Auckland Transport signs off new $16.5 billion ten year budget

Auckland Transport (AT) has approved a brand new $16.5 billion 10-year budget.

Majority of the money is dedicated to improving roads and travel times across the city along with plans to increase public transport and reduce congestion using intelligence technology. 

The Auckland Transport Alignment Project (ATAP) is a new proposal introduced by the Government, Auckland Council and AT in April, after an earlier version was rejected by the Government in January. 

The former proposal reportedly didn't meet the priorities of the council and the new Labour-led Government. The Government wants to accelerate Auckland's public transport, encourage walking and cycling, and improve health, safety and access for Aucklanders. 

More than $10 billion has been allocated to capital expenditure and another $6.5 billion toward running costs in the new budget. 

Around $173 million has been put aside to preparing the city for the America's Cup in 2021, including new bus exchanges, the replacement to two downtown ferry piers, and seismic strengthening. 

Roads are the big winners with over 50 percent of funds going into major road improvements, including the $110 million  introduction of "intelligent systems" designed to ease congested commuter routes.

Public transport is also getting a big boost with over $390 million allocated for new electric trains, $8.6 million for electric buses and $36 million for new bus interchanges.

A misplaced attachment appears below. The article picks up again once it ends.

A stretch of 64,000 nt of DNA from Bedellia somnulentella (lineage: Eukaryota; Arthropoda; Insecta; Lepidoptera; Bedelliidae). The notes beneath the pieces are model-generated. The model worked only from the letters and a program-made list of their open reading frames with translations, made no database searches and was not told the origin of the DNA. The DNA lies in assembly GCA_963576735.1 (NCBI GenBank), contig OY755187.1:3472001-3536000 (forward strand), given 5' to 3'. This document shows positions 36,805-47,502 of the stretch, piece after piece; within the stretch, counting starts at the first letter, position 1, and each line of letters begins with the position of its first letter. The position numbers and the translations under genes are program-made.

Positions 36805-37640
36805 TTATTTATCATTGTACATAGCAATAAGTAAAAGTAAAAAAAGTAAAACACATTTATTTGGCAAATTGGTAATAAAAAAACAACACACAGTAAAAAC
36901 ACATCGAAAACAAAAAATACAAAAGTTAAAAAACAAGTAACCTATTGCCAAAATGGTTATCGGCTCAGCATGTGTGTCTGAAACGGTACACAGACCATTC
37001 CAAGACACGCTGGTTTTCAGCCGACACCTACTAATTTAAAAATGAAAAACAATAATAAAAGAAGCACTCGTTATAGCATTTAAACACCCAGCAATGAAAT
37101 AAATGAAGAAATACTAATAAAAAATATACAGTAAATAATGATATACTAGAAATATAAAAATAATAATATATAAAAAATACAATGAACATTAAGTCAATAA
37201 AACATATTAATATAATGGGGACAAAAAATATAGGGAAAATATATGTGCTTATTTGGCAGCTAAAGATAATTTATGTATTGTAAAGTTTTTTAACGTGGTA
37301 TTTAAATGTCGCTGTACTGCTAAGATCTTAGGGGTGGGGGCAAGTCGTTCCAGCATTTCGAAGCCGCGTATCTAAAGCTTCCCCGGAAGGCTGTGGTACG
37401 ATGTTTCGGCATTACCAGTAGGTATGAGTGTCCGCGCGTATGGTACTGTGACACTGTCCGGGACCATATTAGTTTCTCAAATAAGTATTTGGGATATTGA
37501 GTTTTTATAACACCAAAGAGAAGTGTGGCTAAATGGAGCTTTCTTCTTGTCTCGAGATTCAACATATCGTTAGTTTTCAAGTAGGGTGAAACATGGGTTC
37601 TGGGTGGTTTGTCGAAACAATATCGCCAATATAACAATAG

But not all public transport is getting a look in.                                                                                                                                                                                                         More than $370 million-worth of proposed ferry terminal and network improvement has been axed by AT, and almost half the requested funding for cycling and walking has also been rejected.

The plan can be reviewed every three years - a chance to address Auckland's ever growing population and changing priorities. 

Over the next 30 years, Auckland is projected to grow by up to another 1 million people, while in the next decade nearly 55 percent of New Zealand's population growth is expected to be in Auckland.